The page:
Finally, the database covers tuition including a total debt projection for the classes of 2015 and 2016. The debt projections include interest, inflation and additional factors that many prospective students don't consider when taking out loans, McEntee said.

Paul Campos
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Re: Law School Transparency's Class of 2010 Data Clearinghouse

Postby Paul Campos » Mon Apr 30, 2012 1:30 pm

Awesome work.

DerekTokaz
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Re: Law School Transparency's Class of 2010 Data Clearinghouse

Postby DerekTokaz » Mon Apr 30, 2012 2:04 pm

Hey Kyle,

Could you explain why a law school might choose to not share employment data it has already collected?

Thanks.

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LSAT Blog
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Re: Law School Transparency's Class of 2010 Data Clearinghouse

Postby LSAT Blog » Mon Apr 30, 2012 4:36 pm

This is a great public service. Kudos to you all. I'll do a write-up tomorrow.

Tarheel1234
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Re: Law School Transparency's Class of 2010 Data Clearinghouse

Postby Tarheel1234 » Mon Apr 30, 2012 5:55 pm

This is great. I've also come across this article which would be relevant for prospective applicants, talking about the ABA releasing data concerning the Class of 2011 sometime soon.

http://www.law.com/jsp/nlj/PubArticleNL ... slreturn=1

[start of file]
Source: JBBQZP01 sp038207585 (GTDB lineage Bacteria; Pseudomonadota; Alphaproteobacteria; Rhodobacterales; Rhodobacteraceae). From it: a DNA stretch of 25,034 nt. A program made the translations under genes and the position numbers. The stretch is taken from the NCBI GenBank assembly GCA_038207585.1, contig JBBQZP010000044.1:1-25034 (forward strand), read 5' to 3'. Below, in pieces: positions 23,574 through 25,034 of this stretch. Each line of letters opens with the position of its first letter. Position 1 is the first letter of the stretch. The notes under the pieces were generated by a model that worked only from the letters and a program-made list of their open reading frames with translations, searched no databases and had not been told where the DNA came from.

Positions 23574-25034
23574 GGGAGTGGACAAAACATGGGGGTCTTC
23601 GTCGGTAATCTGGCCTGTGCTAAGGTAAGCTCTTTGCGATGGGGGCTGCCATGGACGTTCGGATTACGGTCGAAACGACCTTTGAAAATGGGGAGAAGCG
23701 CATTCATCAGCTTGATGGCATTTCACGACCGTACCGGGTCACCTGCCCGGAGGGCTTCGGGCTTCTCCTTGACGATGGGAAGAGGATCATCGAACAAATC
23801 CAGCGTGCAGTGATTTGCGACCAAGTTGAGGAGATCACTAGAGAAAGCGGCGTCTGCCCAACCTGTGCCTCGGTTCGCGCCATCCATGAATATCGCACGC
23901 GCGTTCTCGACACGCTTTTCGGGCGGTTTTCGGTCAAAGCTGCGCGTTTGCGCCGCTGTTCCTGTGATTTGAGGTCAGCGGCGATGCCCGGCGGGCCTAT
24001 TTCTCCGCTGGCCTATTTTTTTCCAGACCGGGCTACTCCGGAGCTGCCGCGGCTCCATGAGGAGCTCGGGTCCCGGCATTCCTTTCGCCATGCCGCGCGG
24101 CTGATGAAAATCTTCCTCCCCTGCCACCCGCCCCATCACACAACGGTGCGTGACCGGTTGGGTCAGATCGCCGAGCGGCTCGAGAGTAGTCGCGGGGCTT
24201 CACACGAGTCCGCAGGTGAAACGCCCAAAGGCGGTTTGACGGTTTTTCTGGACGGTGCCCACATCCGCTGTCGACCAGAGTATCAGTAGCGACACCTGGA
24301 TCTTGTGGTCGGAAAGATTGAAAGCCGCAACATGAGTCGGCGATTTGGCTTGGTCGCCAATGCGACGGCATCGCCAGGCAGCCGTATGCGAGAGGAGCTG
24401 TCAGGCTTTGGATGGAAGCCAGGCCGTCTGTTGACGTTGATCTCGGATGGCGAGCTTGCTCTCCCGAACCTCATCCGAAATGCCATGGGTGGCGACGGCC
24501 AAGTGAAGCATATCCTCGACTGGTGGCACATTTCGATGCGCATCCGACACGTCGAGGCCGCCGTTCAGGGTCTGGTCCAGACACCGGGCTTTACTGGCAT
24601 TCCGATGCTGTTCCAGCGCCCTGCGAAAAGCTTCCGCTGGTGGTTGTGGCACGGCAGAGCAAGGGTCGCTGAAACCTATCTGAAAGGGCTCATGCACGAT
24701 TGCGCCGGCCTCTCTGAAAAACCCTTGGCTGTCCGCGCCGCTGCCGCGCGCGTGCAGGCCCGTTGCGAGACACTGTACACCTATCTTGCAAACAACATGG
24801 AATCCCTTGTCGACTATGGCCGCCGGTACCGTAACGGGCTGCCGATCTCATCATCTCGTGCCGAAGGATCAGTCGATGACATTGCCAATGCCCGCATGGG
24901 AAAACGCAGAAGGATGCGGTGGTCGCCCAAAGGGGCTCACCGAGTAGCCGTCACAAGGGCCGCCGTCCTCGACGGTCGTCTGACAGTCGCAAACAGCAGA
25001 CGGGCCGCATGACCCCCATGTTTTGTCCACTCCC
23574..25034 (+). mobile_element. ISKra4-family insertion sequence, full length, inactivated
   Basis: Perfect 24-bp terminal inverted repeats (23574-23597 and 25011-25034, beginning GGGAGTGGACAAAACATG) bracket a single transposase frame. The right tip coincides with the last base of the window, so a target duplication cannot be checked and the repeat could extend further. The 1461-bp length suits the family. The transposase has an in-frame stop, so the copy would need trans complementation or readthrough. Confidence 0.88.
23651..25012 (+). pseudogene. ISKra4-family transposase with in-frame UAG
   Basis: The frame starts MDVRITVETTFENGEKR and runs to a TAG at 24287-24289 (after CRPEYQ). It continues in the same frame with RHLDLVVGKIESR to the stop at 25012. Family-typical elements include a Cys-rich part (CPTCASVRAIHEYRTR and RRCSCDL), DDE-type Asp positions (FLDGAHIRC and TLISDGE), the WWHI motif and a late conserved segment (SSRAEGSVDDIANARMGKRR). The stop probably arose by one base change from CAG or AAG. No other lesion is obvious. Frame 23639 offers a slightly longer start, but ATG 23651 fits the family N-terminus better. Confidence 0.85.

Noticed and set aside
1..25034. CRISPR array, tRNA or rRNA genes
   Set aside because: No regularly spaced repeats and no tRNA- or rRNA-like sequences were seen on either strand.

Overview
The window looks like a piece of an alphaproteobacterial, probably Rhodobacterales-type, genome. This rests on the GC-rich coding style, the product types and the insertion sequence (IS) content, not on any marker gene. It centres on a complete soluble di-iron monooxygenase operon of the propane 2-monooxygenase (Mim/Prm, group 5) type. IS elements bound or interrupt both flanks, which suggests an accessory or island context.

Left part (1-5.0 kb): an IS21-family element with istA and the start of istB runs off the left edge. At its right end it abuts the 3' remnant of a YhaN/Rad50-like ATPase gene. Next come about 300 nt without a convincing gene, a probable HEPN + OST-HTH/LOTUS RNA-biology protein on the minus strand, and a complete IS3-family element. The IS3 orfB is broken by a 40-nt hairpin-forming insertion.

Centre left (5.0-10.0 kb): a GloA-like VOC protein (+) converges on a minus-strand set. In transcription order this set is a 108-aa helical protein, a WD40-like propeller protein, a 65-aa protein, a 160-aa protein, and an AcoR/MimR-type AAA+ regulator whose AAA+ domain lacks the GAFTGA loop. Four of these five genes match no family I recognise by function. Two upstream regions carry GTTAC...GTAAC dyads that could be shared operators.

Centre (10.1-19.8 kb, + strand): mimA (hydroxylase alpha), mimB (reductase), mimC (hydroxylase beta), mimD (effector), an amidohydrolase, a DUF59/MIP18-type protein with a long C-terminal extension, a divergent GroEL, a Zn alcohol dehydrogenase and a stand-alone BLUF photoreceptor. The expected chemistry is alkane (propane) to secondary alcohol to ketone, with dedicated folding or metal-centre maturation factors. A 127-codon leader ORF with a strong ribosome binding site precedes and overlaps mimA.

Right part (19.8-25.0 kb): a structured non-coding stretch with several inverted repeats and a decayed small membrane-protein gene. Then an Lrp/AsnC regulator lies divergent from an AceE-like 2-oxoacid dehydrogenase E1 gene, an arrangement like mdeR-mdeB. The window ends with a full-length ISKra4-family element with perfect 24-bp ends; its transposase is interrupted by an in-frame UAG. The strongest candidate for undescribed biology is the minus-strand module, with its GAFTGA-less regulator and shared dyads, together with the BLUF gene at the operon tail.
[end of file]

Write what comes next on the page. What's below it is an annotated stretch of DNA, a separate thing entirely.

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thelawyler
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Re: Law School Transparency's Class of 2010 Data Clearinghouse

Postby thelawyler » Mon Apr 30, 2012 9:55 pm

Thanks for all the hard work you guys at LST put in. Seriously big kudos.

I love the Lost references with the unknown numbers haha

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bk1
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Re: Law School Transparency's Class of 2010 Data Clearinghouse

Postby bk1 » Tue May 01, 2012 12:16 pm

Like the new way info is displayed all around. Great work guys.

Looking at salary page, you say "X% of this school's graduates made $Y or more." Just took a quick look at some T14's (which generally have quartiles all at 160k) and you only add up 2 of the quartiles rather than 3. So, for example, each quartile of salary data covers 19% of Columbia grads so since the 25th percentile is 160k, we know that 57% of them make 160k or more. But the site only says 38% of them make 160k or more.

DerekTokaz
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Re: Law School Transparency's Class of 2010 Data Clearinghouse

Postby DerekTokaz » Tue May 01, 2012 12:29 pm

bk1 wrote:Looking at salary page, you say "X% of this school's graduates made $Y or more." Just took a quick look at some T14's (which generally have quartiles all at 160k) and you only add up 2 of the quartiles rather than 3. So, for example, each quartile of salary data covers 19% of Columbia grads so since the 25th percentile is 160k, we know that 57% of them make 160k or more. But the site only says 38% of them make 160k or more.


Thanks for pointing this out, and I'm discussing it now with Kyle.

Glad I'm not the one who does the programming.

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jenesaislaw
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Re: Law School Transparency's Class of 2010 Data Clearinghouse

Postby jenesaislaw » Tue May 01, 2012 12:44 pm

Thanks, made the change.

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bk1